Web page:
Dependence on alcohol Loss of trust in others Drop in quality of work
/ drugs Embarrassment Declining grades
Headaches/stomach Low self-esteem Switching schools/
aches Fear / Intimidated universities
Sleeplessness Self-blame Switching classes
Ulcers Powerlessness Tardiness
Form of discrimination
Criminal Rights Section of 509 as
substituted by Act 1M of 2010.
Company held responsible.
Organization liable if harasser is
24. Discriminatory harassment policy:
It is the policy of “ fictitious company”, to maintain a working
environment free from discriminatory harassment. Any form of
unlawful discrimination, including harassment based on race, color,
religion, gender, national origin, disability or any other characteristic
protected by applicable law, is strictly prohibited.
25. Steps to File a Complaint
Let the harasser know that his/her conduct is unwanted and
Go to harasser’s supervisor and explain the circumstances. Be sure to
take with you documented dates, times, and specific occurrences if
you have them.
27. Work place Harassment Facts
50 - 70% of women
5 -10% of men sexual harassment in the work place.
Approximately 14,000 cases sexual harassment
(NCSW) in May 2010 on the directive of Prime Minister in Pakistan.
Currently 13% of claims involve females filing against men
28. Steps to Fight Harassment
Written sexual harassment policy
Distribute the policy
Audit employment decisions
Conduct through and prompt investigations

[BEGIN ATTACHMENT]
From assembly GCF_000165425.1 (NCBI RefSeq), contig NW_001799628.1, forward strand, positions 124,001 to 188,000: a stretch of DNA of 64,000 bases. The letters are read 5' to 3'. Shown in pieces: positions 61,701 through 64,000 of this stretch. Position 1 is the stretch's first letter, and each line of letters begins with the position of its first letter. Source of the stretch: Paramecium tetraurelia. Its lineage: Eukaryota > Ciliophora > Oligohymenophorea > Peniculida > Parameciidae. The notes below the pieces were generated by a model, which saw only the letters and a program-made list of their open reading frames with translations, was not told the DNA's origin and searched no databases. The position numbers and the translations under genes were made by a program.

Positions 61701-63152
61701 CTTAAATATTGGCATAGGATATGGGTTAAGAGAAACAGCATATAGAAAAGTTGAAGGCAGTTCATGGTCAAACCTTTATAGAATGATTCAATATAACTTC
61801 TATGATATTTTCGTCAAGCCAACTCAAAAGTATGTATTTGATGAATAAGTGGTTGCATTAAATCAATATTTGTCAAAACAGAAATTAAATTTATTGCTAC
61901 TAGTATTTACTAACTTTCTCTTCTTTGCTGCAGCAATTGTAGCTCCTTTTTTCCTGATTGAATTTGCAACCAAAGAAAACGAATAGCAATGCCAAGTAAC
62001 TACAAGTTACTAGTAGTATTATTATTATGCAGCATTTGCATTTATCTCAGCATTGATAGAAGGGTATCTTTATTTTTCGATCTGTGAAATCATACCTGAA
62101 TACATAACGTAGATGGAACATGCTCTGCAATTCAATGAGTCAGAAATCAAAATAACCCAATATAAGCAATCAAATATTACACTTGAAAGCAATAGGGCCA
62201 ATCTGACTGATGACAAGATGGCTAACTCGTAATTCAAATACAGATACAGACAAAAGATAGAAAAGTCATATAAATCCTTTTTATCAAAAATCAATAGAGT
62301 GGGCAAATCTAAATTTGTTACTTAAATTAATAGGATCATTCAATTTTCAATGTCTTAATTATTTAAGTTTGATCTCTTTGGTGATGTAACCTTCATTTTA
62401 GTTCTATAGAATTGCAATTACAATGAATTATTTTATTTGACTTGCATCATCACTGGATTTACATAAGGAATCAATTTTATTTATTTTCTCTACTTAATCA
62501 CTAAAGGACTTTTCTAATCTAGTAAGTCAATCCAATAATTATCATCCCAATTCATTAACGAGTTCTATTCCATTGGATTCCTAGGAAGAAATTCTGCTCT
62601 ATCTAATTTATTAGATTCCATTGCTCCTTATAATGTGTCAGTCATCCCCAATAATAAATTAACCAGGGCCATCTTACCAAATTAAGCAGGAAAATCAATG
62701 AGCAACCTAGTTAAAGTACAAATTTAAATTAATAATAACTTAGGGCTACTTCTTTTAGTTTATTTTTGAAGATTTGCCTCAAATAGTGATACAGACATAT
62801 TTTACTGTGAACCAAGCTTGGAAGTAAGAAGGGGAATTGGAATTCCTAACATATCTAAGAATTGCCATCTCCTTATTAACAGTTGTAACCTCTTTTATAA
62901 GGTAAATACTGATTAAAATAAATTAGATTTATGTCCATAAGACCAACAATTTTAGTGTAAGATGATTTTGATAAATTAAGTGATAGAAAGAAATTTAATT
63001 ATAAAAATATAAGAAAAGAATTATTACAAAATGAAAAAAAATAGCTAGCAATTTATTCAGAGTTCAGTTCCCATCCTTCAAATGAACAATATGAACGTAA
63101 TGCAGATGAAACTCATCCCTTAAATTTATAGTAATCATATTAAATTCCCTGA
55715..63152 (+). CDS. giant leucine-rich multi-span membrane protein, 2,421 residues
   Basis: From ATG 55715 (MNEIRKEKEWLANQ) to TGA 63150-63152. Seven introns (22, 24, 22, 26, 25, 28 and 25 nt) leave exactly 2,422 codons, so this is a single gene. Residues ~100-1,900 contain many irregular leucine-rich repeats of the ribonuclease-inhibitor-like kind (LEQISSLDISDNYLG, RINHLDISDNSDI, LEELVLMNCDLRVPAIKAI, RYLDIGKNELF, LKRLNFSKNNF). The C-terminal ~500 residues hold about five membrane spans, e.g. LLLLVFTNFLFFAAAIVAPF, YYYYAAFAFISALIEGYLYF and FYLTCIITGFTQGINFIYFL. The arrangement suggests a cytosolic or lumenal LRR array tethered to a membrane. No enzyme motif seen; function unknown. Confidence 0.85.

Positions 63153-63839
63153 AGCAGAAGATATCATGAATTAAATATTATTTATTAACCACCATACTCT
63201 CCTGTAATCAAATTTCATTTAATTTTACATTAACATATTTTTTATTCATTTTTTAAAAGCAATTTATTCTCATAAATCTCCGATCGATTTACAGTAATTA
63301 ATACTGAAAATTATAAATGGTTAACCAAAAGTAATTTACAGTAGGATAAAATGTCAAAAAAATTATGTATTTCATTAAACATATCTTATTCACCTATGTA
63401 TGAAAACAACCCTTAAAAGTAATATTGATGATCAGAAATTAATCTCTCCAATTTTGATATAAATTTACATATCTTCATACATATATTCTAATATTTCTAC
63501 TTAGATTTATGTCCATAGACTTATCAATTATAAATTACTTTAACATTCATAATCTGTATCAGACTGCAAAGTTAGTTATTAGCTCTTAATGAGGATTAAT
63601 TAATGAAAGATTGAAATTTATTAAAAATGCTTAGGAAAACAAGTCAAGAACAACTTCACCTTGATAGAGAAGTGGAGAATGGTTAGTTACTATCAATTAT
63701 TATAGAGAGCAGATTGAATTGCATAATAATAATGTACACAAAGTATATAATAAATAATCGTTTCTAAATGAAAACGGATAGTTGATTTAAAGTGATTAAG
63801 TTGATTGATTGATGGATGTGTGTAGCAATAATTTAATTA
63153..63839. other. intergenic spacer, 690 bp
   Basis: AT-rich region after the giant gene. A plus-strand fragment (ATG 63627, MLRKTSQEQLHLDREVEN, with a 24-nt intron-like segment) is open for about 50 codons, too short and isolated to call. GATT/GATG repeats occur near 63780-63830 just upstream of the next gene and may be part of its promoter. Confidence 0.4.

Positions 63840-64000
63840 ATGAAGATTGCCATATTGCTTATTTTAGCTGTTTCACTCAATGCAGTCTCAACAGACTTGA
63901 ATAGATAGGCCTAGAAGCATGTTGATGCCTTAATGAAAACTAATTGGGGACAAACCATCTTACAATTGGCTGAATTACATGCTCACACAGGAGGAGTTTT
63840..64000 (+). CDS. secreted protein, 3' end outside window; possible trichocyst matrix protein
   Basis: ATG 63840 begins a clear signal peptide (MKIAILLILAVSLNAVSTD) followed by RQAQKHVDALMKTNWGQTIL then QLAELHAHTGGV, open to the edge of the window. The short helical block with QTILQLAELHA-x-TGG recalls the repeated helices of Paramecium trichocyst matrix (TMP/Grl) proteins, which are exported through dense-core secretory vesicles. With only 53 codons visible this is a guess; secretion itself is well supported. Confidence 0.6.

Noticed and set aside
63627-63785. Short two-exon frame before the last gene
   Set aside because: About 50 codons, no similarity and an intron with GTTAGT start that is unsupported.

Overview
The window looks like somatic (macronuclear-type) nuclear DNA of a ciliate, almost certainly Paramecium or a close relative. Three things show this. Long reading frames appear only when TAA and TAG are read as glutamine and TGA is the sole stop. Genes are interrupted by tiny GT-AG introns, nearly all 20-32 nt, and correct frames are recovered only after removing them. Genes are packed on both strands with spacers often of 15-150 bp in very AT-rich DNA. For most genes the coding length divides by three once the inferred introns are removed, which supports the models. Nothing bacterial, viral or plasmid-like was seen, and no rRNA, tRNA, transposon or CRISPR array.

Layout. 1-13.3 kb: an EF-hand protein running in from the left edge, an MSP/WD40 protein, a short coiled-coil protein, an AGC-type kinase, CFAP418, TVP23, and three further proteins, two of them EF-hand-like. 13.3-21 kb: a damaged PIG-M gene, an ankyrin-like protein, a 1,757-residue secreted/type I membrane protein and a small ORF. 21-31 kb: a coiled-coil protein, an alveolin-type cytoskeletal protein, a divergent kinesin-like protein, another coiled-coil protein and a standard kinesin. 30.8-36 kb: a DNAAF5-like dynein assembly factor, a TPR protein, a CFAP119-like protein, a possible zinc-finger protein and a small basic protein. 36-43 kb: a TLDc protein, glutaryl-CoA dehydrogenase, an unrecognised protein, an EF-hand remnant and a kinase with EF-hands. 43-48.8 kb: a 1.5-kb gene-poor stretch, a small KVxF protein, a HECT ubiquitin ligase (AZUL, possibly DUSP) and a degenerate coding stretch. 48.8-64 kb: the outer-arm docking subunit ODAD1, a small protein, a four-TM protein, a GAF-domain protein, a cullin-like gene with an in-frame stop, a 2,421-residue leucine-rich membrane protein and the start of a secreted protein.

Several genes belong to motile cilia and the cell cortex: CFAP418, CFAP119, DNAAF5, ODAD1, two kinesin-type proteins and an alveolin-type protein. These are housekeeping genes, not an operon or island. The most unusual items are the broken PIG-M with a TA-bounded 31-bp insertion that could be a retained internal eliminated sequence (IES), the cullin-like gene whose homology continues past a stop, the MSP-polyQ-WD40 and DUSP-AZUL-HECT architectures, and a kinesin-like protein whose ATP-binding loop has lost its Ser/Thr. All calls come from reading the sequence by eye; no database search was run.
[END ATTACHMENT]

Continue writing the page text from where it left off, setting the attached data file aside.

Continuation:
Take prompt and effective remedial action
Follow up on remedial measures
29. Preventive steps
Sexual harassment should be affirmatively discussed at workers’
meetings, employer- to employee meetings, etc.
Guidelines should be prominently displayed to create awareness of
the rights of female employees
The employer should assist persons affected in case of sexual
harassment by outsiders
De-sexualize the workplace
(Focus on professionalism, not sexuality)
30. Preventive steps
Central and State governments must adopt measure
including legislation to ensure that private employers
also observe guidelines.
Name and contact numbers of members of the
complaint committee must be prominently displayed.
31. Women Employee Responsibilities
Say “NO” clearly
Document what happened
Report the harassment
Review your personnel file
Use the grievance procedure at work
Involve your Union.
Fill a discrimination complaint with a Government Agency.
File a lawsuit.
32. Women Employee Responsibilities
Recognize sexual harassment as a serious offence.
Recognize the responsibility of the company/ factory/
workplace to prevent and deal with sexual harassment
at the workplace.
33. Women Employee Responsibilities
Formulate an anti – sexual harassment policy.
A statement that anyone found guilty of harassment
after investigation will be subject to disciplinary action.
The range of penalties that the complaints committee
can levy against the offender .
"Most women faced incidents that were non-physical. 66
of the 400 respondents faced a cumulative of 121
incidents of sexual harassment. About 102 of the 121
incidents were reported to be non-physical, whereas the
remaining 19 incidents were physical
women are labourers (29%), domestic help (23%) and
small-scale manufacturing (16%)."